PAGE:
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Starbucks Seeking Fermentation Patent to Convert Grounds into Livestock Feed

Starbucks coffee grounds Menicon distribution

Distribution graphic by Menicon Inc.

Starbucks is partnering with a Japanese contact lens manufacturer to patent a fermentation process that converts spent coffee grounds into feed for livestock among Starbucks’ own Tokyo market dairy suppliers.

Nagoya-based Menicon Inc. says the research with Starbucks represents an offshoot from the company’s three-year-old research into finding new uses for rice straw, which it is exploring as a contact lens material. The companies have been delivering spent wet coffee grounds from Starbucks retail stores in Tokyo on trucks returning to the coffee company’s distribution centers. Menicon says the fermented grounds are then being incorporated into feed for cattle within Starbucks’ dairy supplier network.

(more: Researchers Find ‘Early-but-Promising’ Results Converting Coffee Grounds to Biodiesel)

The companies have not shared the specifics of the technology, which they says is new, but coffee grounds have been explored as a livestock feed application since at least the 1970s, when a study showed that grounds had largely negative effects on digestibility and diuretics among cattle. The United States Environmental Protection Agency says coffee grounds are generally not acceptable as feed content for nutritional reasons, saying only, “Regulations vary from state to state on what types of food discards can be used to feed animals. Coffee grounds and foods with high salt content are usually not accepted, as they can be harmful to livestock.”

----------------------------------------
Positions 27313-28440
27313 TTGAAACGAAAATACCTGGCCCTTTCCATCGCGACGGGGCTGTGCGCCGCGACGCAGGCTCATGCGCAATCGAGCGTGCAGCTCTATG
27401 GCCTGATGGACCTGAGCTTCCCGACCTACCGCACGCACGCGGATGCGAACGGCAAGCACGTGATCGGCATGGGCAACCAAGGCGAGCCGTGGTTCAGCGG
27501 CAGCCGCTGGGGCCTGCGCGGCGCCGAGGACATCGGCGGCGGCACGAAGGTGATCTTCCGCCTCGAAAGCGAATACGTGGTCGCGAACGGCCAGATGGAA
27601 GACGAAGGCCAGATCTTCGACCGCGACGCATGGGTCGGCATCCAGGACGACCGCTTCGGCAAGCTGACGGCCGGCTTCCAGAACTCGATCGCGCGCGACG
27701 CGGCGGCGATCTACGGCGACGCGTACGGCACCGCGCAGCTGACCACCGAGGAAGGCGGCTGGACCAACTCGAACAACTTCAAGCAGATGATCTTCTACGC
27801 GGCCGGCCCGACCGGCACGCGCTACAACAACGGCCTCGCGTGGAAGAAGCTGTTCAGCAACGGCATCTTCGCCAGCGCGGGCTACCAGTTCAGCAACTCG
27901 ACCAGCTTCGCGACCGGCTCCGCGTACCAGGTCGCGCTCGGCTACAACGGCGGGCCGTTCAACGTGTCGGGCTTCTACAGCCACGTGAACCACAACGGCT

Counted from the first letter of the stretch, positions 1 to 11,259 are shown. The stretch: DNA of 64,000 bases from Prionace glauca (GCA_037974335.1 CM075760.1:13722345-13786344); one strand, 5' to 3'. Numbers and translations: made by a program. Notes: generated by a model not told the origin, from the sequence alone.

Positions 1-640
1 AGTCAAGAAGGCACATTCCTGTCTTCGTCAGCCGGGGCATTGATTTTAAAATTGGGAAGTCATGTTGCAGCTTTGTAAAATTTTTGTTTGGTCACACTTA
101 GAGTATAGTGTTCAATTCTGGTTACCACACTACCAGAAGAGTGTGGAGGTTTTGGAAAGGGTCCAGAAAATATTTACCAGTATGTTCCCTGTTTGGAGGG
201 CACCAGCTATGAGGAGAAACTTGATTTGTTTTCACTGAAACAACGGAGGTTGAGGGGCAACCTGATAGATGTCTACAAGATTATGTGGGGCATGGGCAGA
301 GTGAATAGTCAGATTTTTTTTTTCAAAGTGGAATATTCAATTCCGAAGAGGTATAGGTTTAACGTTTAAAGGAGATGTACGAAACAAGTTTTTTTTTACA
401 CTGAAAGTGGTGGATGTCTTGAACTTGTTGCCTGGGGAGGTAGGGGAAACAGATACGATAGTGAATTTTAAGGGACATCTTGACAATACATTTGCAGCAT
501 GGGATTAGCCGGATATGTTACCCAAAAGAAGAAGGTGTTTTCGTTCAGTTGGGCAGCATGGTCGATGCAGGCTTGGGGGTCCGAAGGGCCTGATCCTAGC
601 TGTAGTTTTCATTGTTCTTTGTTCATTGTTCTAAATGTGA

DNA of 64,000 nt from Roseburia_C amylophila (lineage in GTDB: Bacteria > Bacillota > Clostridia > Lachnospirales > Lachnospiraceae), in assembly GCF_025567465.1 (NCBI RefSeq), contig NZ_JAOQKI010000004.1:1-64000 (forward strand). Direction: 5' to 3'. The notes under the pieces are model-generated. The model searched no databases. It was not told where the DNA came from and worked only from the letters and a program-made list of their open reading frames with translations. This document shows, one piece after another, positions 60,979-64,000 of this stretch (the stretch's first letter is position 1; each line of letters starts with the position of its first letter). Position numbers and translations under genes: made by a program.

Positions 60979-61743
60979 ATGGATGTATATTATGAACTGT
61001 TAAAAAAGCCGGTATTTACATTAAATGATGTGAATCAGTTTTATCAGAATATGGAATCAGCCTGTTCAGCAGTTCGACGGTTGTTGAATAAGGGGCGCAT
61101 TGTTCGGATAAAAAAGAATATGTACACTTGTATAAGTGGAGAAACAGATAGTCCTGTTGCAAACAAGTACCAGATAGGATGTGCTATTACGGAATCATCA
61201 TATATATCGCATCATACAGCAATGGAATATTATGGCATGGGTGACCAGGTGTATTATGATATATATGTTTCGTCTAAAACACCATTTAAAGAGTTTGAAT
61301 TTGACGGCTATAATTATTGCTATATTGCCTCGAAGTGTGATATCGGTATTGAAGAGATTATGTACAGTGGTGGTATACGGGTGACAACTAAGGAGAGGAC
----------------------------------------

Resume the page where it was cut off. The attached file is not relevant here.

(more: Booze from Coffee Grounds Deemed ‘Good Enough for Human Consumption’)

Menicon says its new technology, which involves lactic acid fermentation, when applied to feed results in lower somatic cell counts in milk production. Typically, in the United States and throughout the world, dairy producers are paid premiums for milk that has lower white blood cell counts.

The company also says the project is only viable logistically because of the high concentrations of Starbucks stores in Tokyo. “Obviously, there is no environmental benefit to trucking wet coffee grounds halfway across the country,” it said in an announcement May 2. “Viability meant having enough raw material available within a short drive by truck to run a dedicated production line.”

(more: Chinese Researchers Converting Starbucks Coffee Grounds Into Plastic)

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